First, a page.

No s#$!, it's coffee!
I think we're all pretty used to seeing the warning on coffee cups, and other hot to-go items, but does anyone remember the lawsuit in 1994 that warranted these warnings?
I do, because I thought it was ridiculous at the time, and then when we covered it in my MBA program, I still thought it was ridiculous.
I'll provide a refresher for those of you who don't remember the case: a 79-year-old lady bought a $0.49 cup of coffee at a McDonald's drive through. Then her grandson stopped the car so she could add cream and sugar. She put the cup between her legs, and while trying to remove the lid, she spilled the entire cup in her lap and suffered third degree burns. Her lawsuit against McDonald's alleged that the coffee was defective because of excessive heat and inadequate warnings, and that the extreme temperature made the coffee unfit for consumption.
McDonald's, at the time, served coffee between 180 and 190 degrees, while coffee made at home is usually between 135 and 140 degrees. The reason McDonald's coffee is so hot is because most of their customers buy the coffee and take it elsewhere (like work) to drink, and McDonald's doesn't want it to get cold on the way. This makes perfect sense to me: I have a high heat tolerance, and always order my hot drinks "extra hot" because otherwise they are too cool before I get a change to drink them. Or, put another way, my mother says she prefers her drinks to cool in front of her, while she's enjoying them, rather than starting out not hot enough.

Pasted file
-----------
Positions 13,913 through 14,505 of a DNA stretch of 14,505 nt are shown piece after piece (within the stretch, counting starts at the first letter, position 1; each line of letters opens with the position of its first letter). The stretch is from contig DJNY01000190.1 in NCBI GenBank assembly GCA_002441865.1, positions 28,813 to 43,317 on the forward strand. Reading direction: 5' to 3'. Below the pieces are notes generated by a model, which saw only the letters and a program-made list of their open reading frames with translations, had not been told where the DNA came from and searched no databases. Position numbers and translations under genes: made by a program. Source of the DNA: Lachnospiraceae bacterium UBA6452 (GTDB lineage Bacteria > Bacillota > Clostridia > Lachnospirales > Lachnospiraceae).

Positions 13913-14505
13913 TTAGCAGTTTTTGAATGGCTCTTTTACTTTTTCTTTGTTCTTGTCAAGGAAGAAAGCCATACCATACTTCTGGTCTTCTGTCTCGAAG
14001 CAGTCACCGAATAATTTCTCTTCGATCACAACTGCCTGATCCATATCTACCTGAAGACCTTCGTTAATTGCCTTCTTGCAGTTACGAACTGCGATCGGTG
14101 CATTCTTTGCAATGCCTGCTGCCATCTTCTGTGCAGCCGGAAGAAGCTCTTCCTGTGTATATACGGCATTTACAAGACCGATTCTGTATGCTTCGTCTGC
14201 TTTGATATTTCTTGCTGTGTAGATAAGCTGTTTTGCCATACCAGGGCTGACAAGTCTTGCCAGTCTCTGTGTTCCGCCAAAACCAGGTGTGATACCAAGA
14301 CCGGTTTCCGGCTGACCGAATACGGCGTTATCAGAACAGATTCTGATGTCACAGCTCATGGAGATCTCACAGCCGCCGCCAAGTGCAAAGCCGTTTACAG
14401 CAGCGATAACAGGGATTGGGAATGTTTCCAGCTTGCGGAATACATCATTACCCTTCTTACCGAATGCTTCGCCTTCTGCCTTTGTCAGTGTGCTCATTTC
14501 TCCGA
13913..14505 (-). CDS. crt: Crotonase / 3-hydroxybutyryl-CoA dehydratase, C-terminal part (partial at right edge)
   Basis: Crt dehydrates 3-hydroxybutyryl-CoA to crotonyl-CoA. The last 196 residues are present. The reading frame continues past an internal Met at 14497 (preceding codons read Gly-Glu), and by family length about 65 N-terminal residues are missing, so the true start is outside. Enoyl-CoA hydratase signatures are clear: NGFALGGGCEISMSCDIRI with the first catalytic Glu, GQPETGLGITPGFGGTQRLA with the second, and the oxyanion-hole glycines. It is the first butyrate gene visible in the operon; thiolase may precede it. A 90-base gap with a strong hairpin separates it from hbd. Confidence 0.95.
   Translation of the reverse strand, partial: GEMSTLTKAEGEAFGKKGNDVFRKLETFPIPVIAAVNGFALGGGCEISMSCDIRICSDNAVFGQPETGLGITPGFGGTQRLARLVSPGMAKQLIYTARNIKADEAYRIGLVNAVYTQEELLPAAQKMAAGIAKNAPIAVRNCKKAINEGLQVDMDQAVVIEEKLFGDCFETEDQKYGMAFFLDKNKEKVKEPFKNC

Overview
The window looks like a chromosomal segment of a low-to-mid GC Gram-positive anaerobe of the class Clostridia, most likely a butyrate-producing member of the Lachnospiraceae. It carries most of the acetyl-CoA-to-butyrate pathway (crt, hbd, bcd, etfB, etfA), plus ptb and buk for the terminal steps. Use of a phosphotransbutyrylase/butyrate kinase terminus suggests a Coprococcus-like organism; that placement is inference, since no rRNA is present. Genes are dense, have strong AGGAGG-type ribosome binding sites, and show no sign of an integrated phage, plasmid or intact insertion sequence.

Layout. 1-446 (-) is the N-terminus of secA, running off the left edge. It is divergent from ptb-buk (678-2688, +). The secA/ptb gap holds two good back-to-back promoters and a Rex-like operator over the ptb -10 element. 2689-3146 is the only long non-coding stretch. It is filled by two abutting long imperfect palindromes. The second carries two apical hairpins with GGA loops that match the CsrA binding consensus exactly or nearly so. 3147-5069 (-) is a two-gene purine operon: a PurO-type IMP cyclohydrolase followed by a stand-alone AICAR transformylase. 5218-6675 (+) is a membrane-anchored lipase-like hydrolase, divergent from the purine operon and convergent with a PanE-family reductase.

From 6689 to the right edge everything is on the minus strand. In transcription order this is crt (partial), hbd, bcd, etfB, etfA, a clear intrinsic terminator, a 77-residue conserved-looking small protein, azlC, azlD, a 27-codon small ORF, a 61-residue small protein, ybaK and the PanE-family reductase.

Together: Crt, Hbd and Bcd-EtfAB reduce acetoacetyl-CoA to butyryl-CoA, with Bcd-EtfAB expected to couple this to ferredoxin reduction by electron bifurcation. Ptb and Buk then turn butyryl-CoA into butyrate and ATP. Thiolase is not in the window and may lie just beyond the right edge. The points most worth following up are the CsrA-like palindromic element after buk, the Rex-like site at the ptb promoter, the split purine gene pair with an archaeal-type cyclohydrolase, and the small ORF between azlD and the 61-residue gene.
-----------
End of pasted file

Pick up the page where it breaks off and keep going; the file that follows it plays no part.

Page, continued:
Even the jury foreman noted, of the case,"[I] wasn't sure why I needed to be there to settle a coffee spill." (from "Jury Awards Punitive Damages Against McDonald's for Excessively Hot Coffee," Law Reporter, February 1995).
Here's the thing, in my opinion. I agree that it's awful that this woman received third degree burns as a result of spilling her coffee, but why in the world would you let a 79-year-old fiddle with a hot beverage between her legs in your car? In my car, if you have a drink that needs to be played with, you do it before you get in the car. I don't want spills in my car, and any time anyone is stirring or adding cream or sugar or whatever to a drink, it's possible to spill or drip or something. I don't want spilt coffee in my car, I don't want spilt sugar in my car, and I don't want spilt cream in my car. I understand that it might happen anyway. I occasionally spill my go-cup of tea, but it's usually because I'm not paying attention, which seems to be a big cause of accidental spills.
It seems to me that an easy solution would be to go into the store to buy the coffee, which is what I do with my mother, who is, by the way, not 79-years-old. If we're driving around and Mom wants a cup of coffee, we get out of the car, order the cup "with room," so there's room for the cream, and then she takes it over to the stand and adds her cream and whatever and stirs it there, and we don't leave until the lid is secure, and even then, we grab a couple of extra napkins. I don't want my mom spilling her coffee in my car, but I also don't want her spilling it on herself. Probably, wherever we're headed is more fun and entertaining than either having to go back home for a change of clothes, or going to the ER in the event of burns from a spill. Really, this just seems like common sense to me.